Punishment does NOT make kids good in school. Reward however works some. He needs to understand why it benefits him to get better. When I start a new term, I give all of my students a sheet to fill out. Why are you in my class? What are you best at in English class? What do you want to improve this term? if you learn this course material, how will it impact your life? If you fail this course, how will it impact your life?

    Then when the students start slacking, I pull out the "contract" sheets and ask them to explain why they aren't with the program.

    Answer by ecodani at 4:44 PM on Oct. 13, 2009

  • I have no advice except to say I wouldn't touch his hair. He will end up hating you. My son also struggled in school. Good luck!!

    Answer by mompam at 4:45 PM on Oct. 13, 2009

  • Punishing kids never teaches good behavior. Punishing does not work. Let me repeat, punishing does not work.

    Punishing may stop bad behavior but it's usually not very good at that. What ends up happening is the child doesn't care or the child resents you. When you use punishment you are using athoritarian parenting style, not a desirable parenting style.

    Authoritative parenting style is known to be the most effective form of parenting. Google it and read more about it.

    The book How to Talk So Kids Will Listen may be of help. Some public libraries have the How to Talk So Kids Will Listen tape workshop series you can checkout.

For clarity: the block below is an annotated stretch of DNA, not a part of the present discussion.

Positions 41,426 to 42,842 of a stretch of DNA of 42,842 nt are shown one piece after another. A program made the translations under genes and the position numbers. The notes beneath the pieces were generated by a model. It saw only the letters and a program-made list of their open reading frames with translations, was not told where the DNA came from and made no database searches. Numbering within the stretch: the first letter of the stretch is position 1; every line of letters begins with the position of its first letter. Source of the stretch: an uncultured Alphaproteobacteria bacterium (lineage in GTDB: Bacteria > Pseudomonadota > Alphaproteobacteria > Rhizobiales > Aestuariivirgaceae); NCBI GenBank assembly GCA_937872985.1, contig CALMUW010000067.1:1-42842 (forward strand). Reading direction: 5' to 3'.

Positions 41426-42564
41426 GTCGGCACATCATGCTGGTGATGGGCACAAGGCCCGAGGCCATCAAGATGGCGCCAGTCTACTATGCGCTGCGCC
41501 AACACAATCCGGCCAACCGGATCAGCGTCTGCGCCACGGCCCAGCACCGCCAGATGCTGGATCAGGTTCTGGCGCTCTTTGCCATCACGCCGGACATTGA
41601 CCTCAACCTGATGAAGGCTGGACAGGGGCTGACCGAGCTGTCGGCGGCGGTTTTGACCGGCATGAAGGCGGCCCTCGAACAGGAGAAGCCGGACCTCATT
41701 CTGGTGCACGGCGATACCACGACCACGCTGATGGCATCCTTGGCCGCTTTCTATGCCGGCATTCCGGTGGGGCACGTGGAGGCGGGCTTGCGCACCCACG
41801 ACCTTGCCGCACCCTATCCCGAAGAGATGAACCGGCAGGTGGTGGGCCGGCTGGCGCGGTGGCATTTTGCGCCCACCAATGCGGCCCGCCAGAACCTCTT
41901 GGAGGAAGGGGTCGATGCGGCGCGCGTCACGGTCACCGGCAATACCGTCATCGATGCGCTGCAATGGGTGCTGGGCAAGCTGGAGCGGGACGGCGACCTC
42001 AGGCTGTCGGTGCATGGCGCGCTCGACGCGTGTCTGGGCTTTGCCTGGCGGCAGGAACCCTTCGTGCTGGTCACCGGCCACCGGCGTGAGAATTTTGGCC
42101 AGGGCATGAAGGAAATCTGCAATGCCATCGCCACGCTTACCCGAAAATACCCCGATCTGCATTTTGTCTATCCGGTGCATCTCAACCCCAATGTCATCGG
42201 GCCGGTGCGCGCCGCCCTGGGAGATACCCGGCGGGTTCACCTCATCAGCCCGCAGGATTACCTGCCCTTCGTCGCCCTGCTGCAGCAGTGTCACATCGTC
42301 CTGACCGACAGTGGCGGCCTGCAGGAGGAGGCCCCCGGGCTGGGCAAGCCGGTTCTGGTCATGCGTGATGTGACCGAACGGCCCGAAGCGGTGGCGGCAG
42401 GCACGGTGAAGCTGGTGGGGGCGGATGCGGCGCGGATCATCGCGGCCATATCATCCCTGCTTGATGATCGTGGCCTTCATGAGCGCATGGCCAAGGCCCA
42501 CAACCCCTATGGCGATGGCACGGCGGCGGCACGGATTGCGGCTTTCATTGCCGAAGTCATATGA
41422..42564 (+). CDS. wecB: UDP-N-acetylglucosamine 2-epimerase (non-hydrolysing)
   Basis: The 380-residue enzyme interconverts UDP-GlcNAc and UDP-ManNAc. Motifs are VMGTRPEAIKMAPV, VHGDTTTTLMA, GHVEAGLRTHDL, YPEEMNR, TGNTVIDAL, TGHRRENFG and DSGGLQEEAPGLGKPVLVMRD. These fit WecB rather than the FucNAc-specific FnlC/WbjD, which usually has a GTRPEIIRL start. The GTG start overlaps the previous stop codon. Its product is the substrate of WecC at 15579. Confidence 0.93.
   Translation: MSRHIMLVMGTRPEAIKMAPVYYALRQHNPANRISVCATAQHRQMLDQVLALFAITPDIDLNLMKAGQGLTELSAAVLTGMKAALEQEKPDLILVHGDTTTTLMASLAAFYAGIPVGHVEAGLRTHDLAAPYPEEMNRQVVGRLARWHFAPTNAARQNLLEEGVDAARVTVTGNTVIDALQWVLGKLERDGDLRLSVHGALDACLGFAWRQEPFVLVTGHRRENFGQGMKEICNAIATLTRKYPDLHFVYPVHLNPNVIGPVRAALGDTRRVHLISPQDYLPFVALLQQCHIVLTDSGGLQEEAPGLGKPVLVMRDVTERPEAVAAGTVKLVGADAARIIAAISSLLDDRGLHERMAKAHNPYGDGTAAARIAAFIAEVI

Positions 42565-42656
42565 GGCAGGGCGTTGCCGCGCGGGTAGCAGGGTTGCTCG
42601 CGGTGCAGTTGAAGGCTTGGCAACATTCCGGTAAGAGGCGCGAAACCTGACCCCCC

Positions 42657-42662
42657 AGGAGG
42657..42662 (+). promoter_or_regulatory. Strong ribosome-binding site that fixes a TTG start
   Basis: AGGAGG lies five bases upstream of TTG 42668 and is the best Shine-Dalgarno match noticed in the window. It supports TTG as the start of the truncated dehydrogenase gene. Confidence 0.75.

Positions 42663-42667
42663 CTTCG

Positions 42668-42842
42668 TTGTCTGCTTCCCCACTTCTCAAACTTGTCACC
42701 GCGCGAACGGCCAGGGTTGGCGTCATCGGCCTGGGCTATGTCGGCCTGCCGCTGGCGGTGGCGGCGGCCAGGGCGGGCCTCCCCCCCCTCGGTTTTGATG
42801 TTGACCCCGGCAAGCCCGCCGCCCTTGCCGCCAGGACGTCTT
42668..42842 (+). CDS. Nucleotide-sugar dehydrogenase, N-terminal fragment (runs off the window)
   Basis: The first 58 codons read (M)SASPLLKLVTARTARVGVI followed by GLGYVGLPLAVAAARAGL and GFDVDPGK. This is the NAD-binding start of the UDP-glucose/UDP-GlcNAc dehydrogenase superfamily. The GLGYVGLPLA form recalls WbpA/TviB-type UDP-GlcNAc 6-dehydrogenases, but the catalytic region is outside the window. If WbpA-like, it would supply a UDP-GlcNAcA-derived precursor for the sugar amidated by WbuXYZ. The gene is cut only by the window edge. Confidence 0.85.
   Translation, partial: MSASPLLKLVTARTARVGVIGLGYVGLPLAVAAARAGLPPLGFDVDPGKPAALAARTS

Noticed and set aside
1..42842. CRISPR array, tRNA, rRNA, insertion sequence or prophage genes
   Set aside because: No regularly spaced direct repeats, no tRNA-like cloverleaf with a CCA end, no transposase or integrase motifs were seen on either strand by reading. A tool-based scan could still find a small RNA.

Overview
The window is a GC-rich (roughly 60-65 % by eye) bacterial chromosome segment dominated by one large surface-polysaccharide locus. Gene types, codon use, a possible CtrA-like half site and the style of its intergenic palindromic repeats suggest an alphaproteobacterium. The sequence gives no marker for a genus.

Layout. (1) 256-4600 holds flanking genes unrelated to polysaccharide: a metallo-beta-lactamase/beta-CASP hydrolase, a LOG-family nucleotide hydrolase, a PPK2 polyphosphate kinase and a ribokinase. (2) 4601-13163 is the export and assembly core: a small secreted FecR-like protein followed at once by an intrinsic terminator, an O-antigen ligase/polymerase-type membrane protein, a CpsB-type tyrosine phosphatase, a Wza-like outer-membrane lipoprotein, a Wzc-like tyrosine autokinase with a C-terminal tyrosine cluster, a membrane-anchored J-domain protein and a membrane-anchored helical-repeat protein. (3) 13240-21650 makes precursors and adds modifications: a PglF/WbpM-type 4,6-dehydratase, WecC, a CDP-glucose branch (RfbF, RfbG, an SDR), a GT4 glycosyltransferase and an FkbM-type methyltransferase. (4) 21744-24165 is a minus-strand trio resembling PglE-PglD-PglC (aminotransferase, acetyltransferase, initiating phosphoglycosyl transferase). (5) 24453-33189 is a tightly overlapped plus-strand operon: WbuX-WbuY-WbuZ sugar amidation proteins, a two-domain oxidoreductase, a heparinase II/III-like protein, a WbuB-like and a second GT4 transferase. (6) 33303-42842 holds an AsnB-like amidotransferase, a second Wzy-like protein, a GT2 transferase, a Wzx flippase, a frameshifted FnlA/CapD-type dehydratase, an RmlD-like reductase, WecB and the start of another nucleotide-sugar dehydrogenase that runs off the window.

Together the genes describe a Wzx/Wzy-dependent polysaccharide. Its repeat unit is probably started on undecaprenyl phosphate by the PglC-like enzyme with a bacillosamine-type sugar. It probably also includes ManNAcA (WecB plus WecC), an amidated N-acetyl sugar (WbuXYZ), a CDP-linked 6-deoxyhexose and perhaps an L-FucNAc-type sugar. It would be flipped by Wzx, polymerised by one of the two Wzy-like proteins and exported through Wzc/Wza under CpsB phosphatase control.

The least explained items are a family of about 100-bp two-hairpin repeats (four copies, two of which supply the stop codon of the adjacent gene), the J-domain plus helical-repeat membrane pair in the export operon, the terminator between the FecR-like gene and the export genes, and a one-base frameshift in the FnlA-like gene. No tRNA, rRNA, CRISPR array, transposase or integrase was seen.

He is doing good in his other classes and is a good kid. Let him own his 'own' English class problems. Let him deal with the homework and the teacher. See what happens.

    Answer by Gailll at 4:46 PM on Oct. 13, 2009

  • If he's doing poorly in English, he needs to be reading. Find some books on his level. He needs to read books that he can understand and enjoy the story. The school should be able to help you find level appropriate materials. Also, visit the library.

    He needs structured study time. Set aside a time for him to get his work done in a place where he won't be disturbed by phones, TV, radio, etc. Maybe the public library. He can use a study desk there. First has to do his homework, then he has to do the reading supplement. No negotiation.